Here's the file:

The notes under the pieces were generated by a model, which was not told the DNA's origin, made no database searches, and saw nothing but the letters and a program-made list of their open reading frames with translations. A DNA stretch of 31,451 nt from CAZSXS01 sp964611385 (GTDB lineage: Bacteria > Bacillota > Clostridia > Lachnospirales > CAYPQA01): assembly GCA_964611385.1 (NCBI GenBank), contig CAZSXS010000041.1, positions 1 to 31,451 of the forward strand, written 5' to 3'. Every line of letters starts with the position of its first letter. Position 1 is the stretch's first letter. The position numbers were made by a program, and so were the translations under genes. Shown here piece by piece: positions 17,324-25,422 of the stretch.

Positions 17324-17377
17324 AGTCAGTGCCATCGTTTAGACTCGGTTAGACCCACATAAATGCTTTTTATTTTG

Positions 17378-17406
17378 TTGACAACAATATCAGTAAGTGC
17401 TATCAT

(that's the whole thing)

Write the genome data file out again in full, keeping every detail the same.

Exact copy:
The notes under the pieces were generated by a model, which was not told the DNA's origin, made no database searches, and saw nothing but the letters and a program-made list of their open reading frames with translations. A DNA stretch of 31,451 nt from CAZSXS01 sp964611385 (GTDB lineage: Bacteria > Bacillota > Clostridia > Lachnospirales > CAYPQA01): assembly GCA_964611385.1 (NCBI GenBank), contig CAZSXS010000041.1, positions 1 to 31,451 of the forward strand, written 5' to 3'. Every line of letters starts with the position of its first letter. Position 1 is the stretch's first letter. The position numbers were made by a program, and so were the translations under genes. Shown here piece by piece: positions 17,324-25,422 of the stretch.

Positions 17324-17377
17324 AGTCAGTGCCATCGTTTAGACTCGGTTAGACCCACATAAATGCTTTTTATTTTG

Positions 17378-17406
17378 TTGACAACAATATCAGTAAGTGC
17401 TATCAT